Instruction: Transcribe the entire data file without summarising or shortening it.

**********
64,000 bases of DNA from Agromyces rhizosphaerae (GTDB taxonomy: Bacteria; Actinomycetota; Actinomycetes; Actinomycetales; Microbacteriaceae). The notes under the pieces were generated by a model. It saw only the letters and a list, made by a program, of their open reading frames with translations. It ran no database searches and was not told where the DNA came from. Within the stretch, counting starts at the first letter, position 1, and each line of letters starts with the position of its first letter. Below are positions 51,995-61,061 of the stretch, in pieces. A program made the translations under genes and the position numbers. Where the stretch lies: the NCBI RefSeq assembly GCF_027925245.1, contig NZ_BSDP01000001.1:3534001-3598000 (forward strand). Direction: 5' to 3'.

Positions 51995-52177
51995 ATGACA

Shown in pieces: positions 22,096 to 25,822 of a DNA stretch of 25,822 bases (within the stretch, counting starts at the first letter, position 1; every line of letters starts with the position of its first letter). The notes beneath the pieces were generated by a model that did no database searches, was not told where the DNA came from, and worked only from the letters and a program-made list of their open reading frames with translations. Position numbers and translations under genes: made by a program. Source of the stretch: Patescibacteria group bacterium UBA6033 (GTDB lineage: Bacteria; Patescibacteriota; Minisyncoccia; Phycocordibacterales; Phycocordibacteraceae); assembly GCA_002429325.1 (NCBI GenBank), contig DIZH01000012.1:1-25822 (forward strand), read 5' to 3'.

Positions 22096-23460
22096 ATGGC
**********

64,000 bases of DNA from Agromyces rhizosphaerae (GTDB taxonomy: Bacteria; Actinomycetota; Actinomycetes; Actinomycetales; Microbacteriaceae). The notes under the pieces were generated by a model. It saw only the letters and a list, made by a program, of their open reading frames with translations. It ran no database searches and was not told where the DNA came from. Within the stretch, counting starts at the first letter, position 1, and each line of letters starts with the position of its first letter. Below are positions 51,995-61,061 of the stretch, in pieces. A program made the translations under genes and the position numbers. Where the stretch lies: the NCBI RefSeq assembly GCF_027925245.1, contig NZ_BSDP01000001.1:3534001-3598000 (forward strand). Direction: 5' to 3'.

Positions 51995-52177
51995 ATGACA

Shown in pieces: positions 22,096 to 25,822 of a DNA stretch of 25,822 bases (within the stretch, counting starts at the first letter, position 1; every line of letters starts with the position of its first letter). The notes beneath the pieces were generated by a model that did no database searches, was not told where the DNA came from, and worked only from the letters and a program-made list of their open reading frames with translations. Position numbers and translations under genes: made by a program. Source of the stretch: Patescibacteria group bacterium UBA6033 (GTDB lineage: Bacteria; Patescibacteriota; Minisyncoccia; Phycocordibacterales; Phycocordibacteraceae); assembly GCA_002429325.1 (NCBI GenBank), contig DIZH01000012.1:1-25822 (forward strand), read 5' to 3'.

Positions 22096-23460
22096 ATGGC